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Eligible Arkansas Medicaid Beneficiaries Still Struggling to Meet Rigid Work Requirements

Over 5,400 Arkansas Medicaid beneficiaries have two months of non-compliance with the state’s new work requirement policy and could lose coverage as soon as the end of this month — and be locked out of Medicaid for the rest of the year — if they have one more month of non-compliance, state data for July show. They represent about 21 percent of the original cohort to face the new requirements, which took effect for them in June. In addition, over 6,500 beneficiaries (from the first cohort as well as the second cohort, which faced the requirements beginning in July) have one month of non-compliance and will lose coverage if they have two more.

With the addition of the second cohort, nearly 44,000 beneficiaries risk losing Medicaid coverage if they don’t complete enough work or work-like activities each month.

The 5,400 beneficiaries with two months of non-compliance have until September 5 to report satisfactory work activities for August and avoid losing coverage. However, the state has already notified them that they’ll lose coverage on September 1. Presumably it will reinstate coverage for those who report activities by the September 5 reporting deadline, but beneficiaries may have difficulty getting needed services before their coverage is reinstated and may be confused by the conflicting notices they’d likely receive.

Beneficiaries who do lose Medicaid will be locked out through December and will likely become uninsured. They won’t be able to re-enroll even if they complete and report 80 hours of qualifying activities in a month this fall. Although they can regain coverage January 1 if they submit a new application, many likely won’t know this and will remain uninsured.

The July data also provide further evidence that even some people who are working or are supposed to be exempt from the new rules will lose coverage due to work requirements. The data show no improvement over the June report regarding beneficiaries’ ability to use the state’s troubled online portal to report that they’ve complied with, or are exempt from, the work requirement:

  • In July, the state exempted 30,228 beneficiaries from reporting, leaving 13,566 required to report an exemption or 80 hours of work or work-like activities for the month. But of that group, only 884 — just 6 percent of those required to report — reported sufficient hours of allowable activities for July.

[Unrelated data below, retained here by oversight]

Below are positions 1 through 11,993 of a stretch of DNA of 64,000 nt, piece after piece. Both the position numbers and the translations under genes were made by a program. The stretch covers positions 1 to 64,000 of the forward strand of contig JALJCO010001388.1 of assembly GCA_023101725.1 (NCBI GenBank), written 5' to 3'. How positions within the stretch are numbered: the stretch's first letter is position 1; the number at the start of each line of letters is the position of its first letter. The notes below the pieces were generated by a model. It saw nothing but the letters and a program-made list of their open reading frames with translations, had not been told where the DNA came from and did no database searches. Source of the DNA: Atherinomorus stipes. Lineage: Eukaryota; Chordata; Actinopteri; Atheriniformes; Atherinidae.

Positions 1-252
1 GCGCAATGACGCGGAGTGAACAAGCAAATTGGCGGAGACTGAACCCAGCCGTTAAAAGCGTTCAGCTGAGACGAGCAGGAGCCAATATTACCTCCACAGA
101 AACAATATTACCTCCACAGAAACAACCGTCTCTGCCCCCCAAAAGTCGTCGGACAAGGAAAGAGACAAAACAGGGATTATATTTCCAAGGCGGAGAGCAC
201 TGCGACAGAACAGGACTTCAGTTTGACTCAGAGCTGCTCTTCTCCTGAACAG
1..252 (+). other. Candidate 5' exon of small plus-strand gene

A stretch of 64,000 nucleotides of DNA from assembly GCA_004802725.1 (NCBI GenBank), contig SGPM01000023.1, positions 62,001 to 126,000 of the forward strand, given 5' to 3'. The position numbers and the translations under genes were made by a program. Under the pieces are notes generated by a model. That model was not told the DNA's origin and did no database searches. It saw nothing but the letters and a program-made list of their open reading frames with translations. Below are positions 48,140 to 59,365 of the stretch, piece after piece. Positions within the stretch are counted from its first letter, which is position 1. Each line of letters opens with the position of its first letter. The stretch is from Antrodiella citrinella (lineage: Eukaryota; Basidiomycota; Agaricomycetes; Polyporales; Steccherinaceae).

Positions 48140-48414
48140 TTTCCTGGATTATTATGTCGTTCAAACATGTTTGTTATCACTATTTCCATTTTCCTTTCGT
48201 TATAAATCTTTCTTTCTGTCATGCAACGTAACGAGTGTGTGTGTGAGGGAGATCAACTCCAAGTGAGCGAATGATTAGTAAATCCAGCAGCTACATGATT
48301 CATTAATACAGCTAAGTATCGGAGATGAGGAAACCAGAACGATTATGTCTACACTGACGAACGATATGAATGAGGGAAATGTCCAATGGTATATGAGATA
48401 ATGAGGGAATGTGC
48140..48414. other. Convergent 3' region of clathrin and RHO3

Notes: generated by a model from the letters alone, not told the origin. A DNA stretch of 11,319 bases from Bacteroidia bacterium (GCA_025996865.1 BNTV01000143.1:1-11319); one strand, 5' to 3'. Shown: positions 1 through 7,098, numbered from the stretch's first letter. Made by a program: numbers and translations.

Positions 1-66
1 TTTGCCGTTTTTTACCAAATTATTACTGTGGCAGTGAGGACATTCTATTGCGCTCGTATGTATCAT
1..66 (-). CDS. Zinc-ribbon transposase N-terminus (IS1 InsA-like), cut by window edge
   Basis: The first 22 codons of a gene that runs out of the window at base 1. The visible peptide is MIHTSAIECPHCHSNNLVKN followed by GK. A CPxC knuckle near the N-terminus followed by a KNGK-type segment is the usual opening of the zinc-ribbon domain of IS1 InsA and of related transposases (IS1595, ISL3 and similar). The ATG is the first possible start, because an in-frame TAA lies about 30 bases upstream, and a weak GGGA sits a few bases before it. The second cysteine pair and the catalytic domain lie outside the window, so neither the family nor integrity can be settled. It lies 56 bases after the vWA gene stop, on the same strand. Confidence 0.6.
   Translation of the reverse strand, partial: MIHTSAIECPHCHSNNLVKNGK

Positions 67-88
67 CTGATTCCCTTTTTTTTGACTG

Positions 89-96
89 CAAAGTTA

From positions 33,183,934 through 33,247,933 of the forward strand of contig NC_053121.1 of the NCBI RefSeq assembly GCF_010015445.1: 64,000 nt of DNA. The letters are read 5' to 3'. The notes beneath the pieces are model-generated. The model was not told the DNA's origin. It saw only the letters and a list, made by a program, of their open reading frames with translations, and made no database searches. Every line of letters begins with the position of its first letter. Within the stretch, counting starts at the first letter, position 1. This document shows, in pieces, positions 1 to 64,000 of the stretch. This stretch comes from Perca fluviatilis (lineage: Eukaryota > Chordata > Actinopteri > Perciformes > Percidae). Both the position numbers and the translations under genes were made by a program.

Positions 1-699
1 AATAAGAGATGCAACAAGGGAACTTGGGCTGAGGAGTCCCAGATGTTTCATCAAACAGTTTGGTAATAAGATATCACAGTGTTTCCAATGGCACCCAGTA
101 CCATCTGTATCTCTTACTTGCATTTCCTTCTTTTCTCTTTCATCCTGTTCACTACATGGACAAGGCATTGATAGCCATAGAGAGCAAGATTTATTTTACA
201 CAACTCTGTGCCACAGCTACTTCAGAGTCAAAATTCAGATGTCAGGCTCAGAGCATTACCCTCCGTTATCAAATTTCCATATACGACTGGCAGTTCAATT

• Over 12,000 didn’t report — many more than the share of beneficiaries estimated to be neither working nor eligible for an exemption. This suggests that many beneficiaries who were working or qualified for an exemption didn’t know about the new requirements or couldn’t overcome the barriers of the confusing policy and inaccessible web portal, which the state chose to make the exclusive means for beneficiaries to report.

The data also suggest that Arkansas’ “good cause” exemptions provide little protection to those unable to meet the reporting requirements. While they’re supposed to be available to people who experience a serious illness, hospitalization, or domestic violence, only three good cause exemptions were granted in July for failure to report June hours, although over 7,000 beneficiaries didn’t comply with the reporting requirement that month. Lack of awareness that these exemptions are available, the state’s narrow definition of good cause, and the difficulty of reaching the agency make it hard for beneficiaries, particularly homeless beneficiaries, to request these exemptions.

At the end of this month, we’ll likely start to see how taking away health coverage from Medicaid beneficiaries not complying with rigid work requirement policies affects health coverage in a state, as thousands of Arkansans — many of whom are working or qualify for an exemption — will likely lose Medicaid coverage and go uninsured. As we’ve explained, the number of beneficiaries at risk of losing coverage will almost certainly rise as Arkansas phases in the work requirements for more groups of beneficiaries in coming months. And coverage losses will likely be even greater in other states with approved work-requirement waivers, such as Kentucky, New Hampshire, and Indiana, since they plan to suspend Medicaid benefits after just one month of non-compliance or to apply the requirements to a larger share of beneficiaries.